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A stint in the Army and a Robin Williams movie serve as the inspiration for Mick Kennedy’s desire to write poetry and teach at Elizabethtown Community and Technical College.
Originally from Clarksville, Ind., Kennedy served in the army from 1986 to 1990. During that time he got his first taste of teaching when instructing new recruits. That also was when he saw a film that made him fall in love the idea of poetry and education, “Dead Poet’s Society.”
He started reading Emerson, Thoreau and Fitzgerald. At the time he only had a high school education and didn’t know what these poets were talking about but wanted to know more.
That gave him a push and 23 years later he’s a professor at ECTC.
Kennedy, 50, began teaching at ECTC in 1999.
Teaching lets him do a job he loves and get to know students.
“In creative writing we have had some exceptional talent come through these hallways,” Kennedy said.
Some students plan to follow a career in writing and some are just good writers who plan a career in something else.
Through his work at the school and a love of literary journals, Kennedy was able to start a journal called “Heartland Review" at ECTC.
He wanted something simple that paid homage to the first poetry journals he fell in love with, he said.
From his experience in writing poetry and sending work out to be published, he knew it can be difficult and wanted to have a journal that allowed people to publish their poetry.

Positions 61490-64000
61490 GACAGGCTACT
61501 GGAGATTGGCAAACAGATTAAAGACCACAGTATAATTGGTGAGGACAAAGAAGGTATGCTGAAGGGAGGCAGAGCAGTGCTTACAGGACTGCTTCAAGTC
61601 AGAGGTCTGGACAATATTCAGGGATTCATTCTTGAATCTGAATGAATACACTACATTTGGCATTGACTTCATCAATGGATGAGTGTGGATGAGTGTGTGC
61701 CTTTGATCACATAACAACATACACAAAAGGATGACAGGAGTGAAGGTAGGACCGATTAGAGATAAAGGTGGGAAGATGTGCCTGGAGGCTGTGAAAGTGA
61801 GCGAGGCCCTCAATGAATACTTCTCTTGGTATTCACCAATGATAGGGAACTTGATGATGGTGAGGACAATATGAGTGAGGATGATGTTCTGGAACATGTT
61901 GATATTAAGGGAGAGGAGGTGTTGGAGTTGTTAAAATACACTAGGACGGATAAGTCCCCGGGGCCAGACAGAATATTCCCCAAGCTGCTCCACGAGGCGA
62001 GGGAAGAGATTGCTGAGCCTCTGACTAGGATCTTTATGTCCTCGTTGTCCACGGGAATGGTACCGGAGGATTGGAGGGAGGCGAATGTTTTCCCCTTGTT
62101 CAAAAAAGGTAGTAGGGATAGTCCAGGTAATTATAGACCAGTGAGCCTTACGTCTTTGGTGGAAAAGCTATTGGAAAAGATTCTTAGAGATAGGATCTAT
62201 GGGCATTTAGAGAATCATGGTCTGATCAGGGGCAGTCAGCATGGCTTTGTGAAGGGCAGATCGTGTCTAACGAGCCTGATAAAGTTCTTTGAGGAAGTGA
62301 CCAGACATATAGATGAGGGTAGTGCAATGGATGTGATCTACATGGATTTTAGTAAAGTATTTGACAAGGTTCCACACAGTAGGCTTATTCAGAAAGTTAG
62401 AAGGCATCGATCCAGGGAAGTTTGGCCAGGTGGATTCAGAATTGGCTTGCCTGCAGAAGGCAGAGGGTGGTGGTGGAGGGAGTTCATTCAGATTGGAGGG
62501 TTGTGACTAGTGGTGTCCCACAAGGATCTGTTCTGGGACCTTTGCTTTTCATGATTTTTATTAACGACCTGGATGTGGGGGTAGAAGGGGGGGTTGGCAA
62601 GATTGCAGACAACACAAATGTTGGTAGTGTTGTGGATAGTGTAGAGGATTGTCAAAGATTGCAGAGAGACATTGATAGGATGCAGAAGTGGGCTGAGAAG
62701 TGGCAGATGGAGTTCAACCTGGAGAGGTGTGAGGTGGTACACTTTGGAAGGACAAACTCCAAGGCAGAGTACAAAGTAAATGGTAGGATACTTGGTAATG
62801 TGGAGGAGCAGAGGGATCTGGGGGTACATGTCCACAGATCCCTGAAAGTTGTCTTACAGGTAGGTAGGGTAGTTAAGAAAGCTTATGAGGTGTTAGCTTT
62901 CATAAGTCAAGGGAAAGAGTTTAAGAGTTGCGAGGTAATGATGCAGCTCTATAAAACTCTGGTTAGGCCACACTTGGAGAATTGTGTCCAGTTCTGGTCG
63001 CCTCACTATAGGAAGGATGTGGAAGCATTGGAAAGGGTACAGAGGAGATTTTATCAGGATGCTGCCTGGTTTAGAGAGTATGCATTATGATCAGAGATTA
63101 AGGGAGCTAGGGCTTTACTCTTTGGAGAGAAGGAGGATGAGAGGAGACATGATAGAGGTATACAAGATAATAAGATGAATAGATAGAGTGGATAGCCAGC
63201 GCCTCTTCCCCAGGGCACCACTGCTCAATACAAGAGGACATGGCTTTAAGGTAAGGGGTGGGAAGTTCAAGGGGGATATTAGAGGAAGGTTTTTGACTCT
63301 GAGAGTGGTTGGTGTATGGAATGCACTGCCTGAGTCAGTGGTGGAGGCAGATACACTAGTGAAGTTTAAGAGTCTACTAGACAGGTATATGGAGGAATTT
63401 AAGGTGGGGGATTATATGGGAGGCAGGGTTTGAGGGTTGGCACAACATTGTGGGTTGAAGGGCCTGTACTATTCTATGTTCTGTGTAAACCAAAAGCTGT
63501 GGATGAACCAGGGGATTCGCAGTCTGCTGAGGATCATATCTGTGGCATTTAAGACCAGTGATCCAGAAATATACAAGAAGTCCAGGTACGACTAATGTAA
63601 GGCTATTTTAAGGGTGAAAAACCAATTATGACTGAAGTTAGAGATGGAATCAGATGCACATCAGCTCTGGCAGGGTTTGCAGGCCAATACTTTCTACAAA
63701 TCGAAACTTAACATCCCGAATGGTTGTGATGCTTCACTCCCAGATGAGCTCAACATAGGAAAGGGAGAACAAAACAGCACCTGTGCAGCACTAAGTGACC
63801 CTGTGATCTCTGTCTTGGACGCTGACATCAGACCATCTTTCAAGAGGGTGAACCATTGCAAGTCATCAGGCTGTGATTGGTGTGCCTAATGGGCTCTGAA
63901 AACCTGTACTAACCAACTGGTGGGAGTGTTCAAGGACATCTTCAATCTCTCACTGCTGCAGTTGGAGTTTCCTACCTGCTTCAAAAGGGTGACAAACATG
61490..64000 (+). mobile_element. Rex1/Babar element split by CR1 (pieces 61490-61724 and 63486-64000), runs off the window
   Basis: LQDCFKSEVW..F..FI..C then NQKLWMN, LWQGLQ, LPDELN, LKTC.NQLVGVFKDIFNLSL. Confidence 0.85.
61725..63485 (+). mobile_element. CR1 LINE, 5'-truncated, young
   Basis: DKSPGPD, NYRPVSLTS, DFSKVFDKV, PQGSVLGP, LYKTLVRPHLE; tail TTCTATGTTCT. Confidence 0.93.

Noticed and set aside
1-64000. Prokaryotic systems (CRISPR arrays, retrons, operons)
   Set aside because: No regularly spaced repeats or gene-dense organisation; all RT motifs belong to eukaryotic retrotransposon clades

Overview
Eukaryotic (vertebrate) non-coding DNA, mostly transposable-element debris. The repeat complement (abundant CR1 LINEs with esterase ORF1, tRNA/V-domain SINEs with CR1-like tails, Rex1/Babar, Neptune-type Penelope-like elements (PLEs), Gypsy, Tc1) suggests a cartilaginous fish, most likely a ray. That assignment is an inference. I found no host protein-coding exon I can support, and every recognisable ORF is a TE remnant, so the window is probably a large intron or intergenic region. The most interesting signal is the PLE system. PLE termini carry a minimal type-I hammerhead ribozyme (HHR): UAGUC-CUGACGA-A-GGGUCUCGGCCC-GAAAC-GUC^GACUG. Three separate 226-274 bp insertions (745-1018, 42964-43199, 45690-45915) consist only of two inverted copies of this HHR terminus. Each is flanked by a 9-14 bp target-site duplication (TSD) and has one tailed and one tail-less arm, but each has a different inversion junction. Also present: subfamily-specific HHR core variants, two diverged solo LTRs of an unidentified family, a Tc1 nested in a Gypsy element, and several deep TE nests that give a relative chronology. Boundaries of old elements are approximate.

Sharing your work can get competitive, he said.
The concept was to have a journal from the heart of Kentucky, a state he said has some of the most amazing poets and writers in the country.
The journal went through a bit of a face-lift recently. While the content and submissions remain the same the cover has a newer, more modern look that he said makes it more accessible without loosing its essence.
At the core of his teaching and promotion of other’s work is a love of poetry.
“Poetry for me is a mystical, spiritual experience,” he said.
Through poetic expression, an author or reader can look at the world in different ways and express their version of the world with different languages and imagery, he said.
“It helps us to better understand ourselves and the world that surrounds us,” Kennedy said.
Consider love as a theme. If you put all the poems written about love together, he said, it becomes a cubist work of art because there are many different angles, planes and ways to understand a very common experience.
He enjoys exploring and playing with language to come up with different ways to express ideas so other people can get a better understanding of themselves, he said.
And while some students don’t develop an appreciation of poetry, he enjoys breaking it down for them, helping them understand the concept and structure of poetry.
Becca Owsley can be reached at (270) 505-1741 or email@example.com.
Getting to know Mick Kennedy:
Movie: “The Big Lebowski” and his favorite director is Stanley Kubrick.
Book: It’s hard for him to pin down his favorite book but he enjoys Dan Chiassn’s “Natural History” and “Salt Water Amnesia” by Jeffrey Skinner.
Music: The Beatles
TV: His wife got him into “The Big Bang Theory.” He also enjoyed the mini-series “John Adams.”
Family: His wife, Katrina, is working on her master's degree to become an elementary school teacher. “She’s been a wonderful companion,” he said.
Pets: Three cats